- Gillespie Pass Circuit, Mt Aspiring National Park
- 3-4 days
- Young Hut, 20 bunks; Siberia Hut, 20 bunks
- SH6 to Makarora Village. From here, ford the Makarora River or take the jet boat to the start of the track. Southern Alps Air offer flights to Siberia Valley. Wilkin River Jets ferry trampers to the start of the track
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The Gillespie Pass Circuit is a spectacular 58km track linking the Young and Wilkin Valleys. Located in Mt Aspiring National Park, the trail follows two beautiful rivers with magnificent mountain scenery and an impressive alpine pass. Alina Suchanski shoulders her pack to walk this superb track.
I’m plodding up a mountain, sweat trickling from my temples in tiny rivulets, my sunglasses steaming up and my shirt sticking to my back. Dorota, way ahead of me, is walking steadily, confidently, hands on her hips to keep her armpits ventilated. When we stand next to each other, the top of her head is barely above my shoulder and she must be at least 10kg lighter than me, yet her pack is the same size as mine and her pace faster.
We are heading for Gillespie Pass on the east side of the formidable looking Mt Awful, 2192m. Below, the Young River, like a silver ribbon, winds through the valley floor. I grab anything I can – rocks, hebes, tussock – to pull myself up the near-vertical wall. The distance between me and my friend increases until she disappears out of sight. With only thin mountain air between me and the precipitous drop, I risk my life fiddling with my camera to take photos. When I finally reach the top of the pass, Dorota is not there. I stop to rest and enjoy the magnificent views from my vantage point. But this alpine wonderland is not exclusively mine for long, as other trampers reach the top and walk past.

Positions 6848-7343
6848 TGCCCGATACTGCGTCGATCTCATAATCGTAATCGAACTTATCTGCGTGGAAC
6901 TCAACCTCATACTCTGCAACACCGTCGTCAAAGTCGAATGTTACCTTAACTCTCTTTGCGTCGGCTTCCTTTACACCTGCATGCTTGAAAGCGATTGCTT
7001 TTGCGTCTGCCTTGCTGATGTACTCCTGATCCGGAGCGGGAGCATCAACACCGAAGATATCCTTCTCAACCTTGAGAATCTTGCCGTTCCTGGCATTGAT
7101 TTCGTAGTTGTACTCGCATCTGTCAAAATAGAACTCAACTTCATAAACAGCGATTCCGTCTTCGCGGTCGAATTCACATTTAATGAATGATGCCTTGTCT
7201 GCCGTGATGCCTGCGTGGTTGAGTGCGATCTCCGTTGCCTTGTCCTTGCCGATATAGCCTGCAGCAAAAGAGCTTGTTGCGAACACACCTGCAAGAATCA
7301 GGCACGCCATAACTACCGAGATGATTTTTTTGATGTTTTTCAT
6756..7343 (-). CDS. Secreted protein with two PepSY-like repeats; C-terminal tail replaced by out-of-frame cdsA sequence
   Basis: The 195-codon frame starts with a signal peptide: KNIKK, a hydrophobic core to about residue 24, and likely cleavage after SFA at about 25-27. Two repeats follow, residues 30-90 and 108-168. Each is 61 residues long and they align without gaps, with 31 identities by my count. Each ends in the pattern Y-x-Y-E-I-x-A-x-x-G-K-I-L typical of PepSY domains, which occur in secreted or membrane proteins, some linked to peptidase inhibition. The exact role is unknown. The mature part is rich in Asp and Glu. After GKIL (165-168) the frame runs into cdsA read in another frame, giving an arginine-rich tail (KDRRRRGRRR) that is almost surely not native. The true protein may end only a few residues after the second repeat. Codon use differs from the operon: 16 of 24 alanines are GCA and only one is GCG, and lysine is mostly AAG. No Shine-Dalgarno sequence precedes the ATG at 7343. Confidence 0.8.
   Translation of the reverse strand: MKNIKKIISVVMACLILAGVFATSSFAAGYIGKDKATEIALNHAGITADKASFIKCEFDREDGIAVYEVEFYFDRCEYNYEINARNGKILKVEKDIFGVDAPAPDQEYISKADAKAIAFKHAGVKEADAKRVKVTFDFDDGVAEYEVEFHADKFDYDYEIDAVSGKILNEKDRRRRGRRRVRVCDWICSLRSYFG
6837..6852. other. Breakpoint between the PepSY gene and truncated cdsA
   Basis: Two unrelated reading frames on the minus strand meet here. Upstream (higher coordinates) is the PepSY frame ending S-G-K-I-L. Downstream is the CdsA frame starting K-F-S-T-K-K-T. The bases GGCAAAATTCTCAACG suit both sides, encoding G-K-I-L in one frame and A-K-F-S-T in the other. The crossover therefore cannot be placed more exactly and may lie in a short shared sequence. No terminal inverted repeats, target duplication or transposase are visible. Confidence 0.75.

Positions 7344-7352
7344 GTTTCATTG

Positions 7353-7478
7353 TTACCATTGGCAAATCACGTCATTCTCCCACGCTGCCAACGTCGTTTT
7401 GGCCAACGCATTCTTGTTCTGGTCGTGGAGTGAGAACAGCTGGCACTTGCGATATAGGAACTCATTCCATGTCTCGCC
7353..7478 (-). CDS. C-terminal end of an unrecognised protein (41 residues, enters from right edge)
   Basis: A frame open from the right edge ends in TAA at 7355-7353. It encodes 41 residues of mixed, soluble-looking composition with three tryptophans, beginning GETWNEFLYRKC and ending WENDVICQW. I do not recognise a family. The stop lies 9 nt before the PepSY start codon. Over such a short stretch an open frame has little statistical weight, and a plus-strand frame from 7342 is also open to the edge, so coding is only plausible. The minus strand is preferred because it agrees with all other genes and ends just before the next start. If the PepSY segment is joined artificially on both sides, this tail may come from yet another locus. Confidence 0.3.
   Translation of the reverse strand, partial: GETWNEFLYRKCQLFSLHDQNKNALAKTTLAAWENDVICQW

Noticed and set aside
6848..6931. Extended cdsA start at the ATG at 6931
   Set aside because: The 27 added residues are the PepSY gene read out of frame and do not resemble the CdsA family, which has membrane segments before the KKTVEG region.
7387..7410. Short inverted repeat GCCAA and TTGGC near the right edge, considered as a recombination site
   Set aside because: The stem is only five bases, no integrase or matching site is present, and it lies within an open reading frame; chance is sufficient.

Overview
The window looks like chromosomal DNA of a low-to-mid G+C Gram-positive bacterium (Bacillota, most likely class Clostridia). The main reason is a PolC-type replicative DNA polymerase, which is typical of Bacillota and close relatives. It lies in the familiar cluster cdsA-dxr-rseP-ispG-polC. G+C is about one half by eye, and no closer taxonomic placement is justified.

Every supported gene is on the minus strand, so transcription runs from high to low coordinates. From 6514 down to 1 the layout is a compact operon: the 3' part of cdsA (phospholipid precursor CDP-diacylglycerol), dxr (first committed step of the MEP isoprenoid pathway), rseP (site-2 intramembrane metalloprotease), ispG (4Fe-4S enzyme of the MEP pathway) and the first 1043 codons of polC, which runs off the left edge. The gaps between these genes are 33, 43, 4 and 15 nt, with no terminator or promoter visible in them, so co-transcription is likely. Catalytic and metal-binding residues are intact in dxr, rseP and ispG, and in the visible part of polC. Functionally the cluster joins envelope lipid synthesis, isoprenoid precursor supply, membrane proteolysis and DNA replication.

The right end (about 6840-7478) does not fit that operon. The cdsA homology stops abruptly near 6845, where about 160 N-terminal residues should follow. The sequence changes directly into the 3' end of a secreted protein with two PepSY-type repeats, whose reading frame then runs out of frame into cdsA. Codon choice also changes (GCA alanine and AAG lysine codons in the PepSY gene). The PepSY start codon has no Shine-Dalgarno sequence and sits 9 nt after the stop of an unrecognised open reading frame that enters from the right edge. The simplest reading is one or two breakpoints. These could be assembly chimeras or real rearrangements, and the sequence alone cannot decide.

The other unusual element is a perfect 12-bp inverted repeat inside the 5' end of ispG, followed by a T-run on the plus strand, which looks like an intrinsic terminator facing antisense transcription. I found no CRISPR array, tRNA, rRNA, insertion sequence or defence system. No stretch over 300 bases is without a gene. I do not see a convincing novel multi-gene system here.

At 1500m, Gillespie Pass is the highest point on this track with Mts Alba and Awful dominating the skyline. Huge boulders lie scattered along the ridge and although it’s summer, there are large patches of snow everywhere. Cold wind forces me to put on my parka and gloves.
My journey began two days earlier when I drove to Wanaka to meet my Polish friend Dorota, a keen hiker from Christchurch.
Our destination, Makarora, a small village nestled amongst the mountains on a river that shares its name, is easy to miss. We stayed the night at a chalet there and early next morning pondered whether to take a jet boat across the Makarora River or save our money and cross on foot. In the end we took DOC ranger advice and splurged on jet boat tickets. As we bobbed up and down in the boat, we watched as a man with a fishing rod attempted to ford the river. Half way through, the water was only knee deep, but when we turned back a few minutes later, the river was up to his armpits and we looked at each other smugly, glad to have made the right decision.
The driver left us at the confluence of the Makarora and Young rivers, the starting point of our hike. The Young Valley is a fairyland of dense native forest and high peaks. The track follows the river’s true left, through beech trees dressed in moss and old man’s beard, to a swingbridge at the junction of the north and south branches of the Young River. The trail steepened and climbed steadily to the tree line.
Emerging from the last of the sub-alpine brush, we saw the headwaters of the river we’d been following all day. A huge grassy plain was spread before us, closed off by a craggy cirque at the head of the valley. Alpine daisies and mountain buttercups dotted the meadow, with cliffs guarding the basin on both sides.
After seven hours and 20km, we arrived at the 20-bunk Young Hut. Built in 2006, with its wood burner, stainless steel benches and two cosy bunk rooms, the hut is pure luxury to tired trampers. A wrap-around veranda provided plenty of space for drying boots and parkas, and even doubled as an overflow sleeping area.